by Dave Gorman

After a successful string of live gigs and a six-part BBC2 series, what can a book tell us that we don't already know about Dave Gorman's obsessive quest to track down his namesakes?

Thankfully, quite a lot. For although the story will be familiar to anyone who's seen the preceding shows, there's plenty new to enjoy in this retelling.

For starters, this is a proper grown-up tome, not just another cheap comedy tie-in. And, as a consequence, some of the gimmicks that made the earlier incarnations such a delight have been sacrificed. The mpdg - the number of miles travelled per Dave Gorman - that was once all-important has been relegated to a mere paragraph. And the beloved graph charting this statistic doesn't even rate a mention.

No, this book revolves around the odyssey itself. The ridiculous and desperate lengths Dave would go to in order to satisfy a drunken bet with flatmate Danny Wallace that he couldn't meet another 54 Dave Gormans (or Gormen, which we are told is the correct plural form) representing one for every card in the deck - including the jokers.

This is clearly one insane idea.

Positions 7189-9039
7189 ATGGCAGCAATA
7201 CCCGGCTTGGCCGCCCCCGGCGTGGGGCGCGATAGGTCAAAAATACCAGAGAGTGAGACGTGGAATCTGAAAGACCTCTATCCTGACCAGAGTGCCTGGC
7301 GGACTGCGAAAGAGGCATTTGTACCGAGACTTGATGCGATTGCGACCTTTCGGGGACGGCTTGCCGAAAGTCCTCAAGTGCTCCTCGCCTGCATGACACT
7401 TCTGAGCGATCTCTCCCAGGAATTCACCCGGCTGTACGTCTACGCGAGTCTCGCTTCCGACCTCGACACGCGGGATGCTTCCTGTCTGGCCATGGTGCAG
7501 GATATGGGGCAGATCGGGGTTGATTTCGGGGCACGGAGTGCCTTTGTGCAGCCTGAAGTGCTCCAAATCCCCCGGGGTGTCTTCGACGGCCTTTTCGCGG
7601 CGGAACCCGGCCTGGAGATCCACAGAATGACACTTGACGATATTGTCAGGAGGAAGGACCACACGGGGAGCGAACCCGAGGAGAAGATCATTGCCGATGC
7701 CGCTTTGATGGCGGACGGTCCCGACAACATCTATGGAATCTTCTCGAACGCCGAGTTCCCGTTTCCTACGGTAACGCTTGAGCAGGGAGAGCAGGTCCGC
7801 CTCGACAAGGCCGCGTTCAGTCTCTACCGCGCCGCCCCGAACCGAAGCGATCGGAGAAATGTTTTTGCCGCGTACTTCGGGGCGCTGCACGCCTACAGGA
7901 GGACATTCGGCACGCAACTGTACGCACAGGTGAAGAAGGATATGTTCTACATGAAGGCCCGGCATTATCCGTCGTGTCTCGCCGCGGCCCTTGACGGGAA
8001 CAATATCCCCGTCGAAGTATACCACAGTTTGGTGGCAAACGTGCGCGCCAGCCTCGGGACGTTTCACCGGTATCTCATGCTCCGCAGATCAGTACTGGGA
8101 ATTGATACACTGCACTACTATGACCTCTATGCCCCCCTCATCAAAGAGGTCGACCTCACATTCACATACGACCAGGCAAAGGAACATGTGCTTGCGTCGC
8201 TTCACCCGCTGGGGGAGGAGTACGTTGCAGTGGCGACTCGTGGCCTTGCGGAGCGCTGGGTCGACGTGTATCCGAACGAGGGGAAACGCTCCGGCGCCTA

Nick Hornby may have explored the idea of men bringing security to their lives through obsessive devotion to music or football, but this raises the stakes to the nth degree. And what's worse is that this is non-fiction.

In fact, the closest equivalent in literary terms may well be The Dice Man novel. For Dave and Danny displace responsibility for their own unjustifiable actions onto the will of an unpredictable external force. For six months, the course of their entire lives was determined by the latest tip-off about the existence of another DG. They had no say in their own destiny, it was all about the quest.

And the book is much more 'they' than 'he'. While previous versions have been Gorman single-handedly recounting his eccentric tale, this is the first time we have heard from Danny, who accompanied him every step of the way.

In the book, the flatmates write alternate passages, a device that's nowhere near as offputting as it first appears. Thus the enthusiastic voice of Dave is constantly quelled by the grumpiness of Danny.

Now his curmudegonly attitude might be slightly affected - after all, how bad can it be adventuring around the world at your mad flatmate's expense? - but the counterpoint does add considerably to the story's interest. Especially as the way Danny's relationship with his girlfriend Hanne is battered by the boys' incomprehensible single-minded determination serves to highlight the increasingly gaping void between their lives and normal behaviour.

But, as before, it's the sheer madness of the quest that proves the compelling hook, complemented by the authors' lightness of touch and quickness of pace. And, of course, it is funny too.

Above all, though, this is a cracking adventure - and one which anyone can enjoy, even if you've never met a Dave Gorman.

Steve Bennett
September 10, 2001

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Published: 22 Sep 2006

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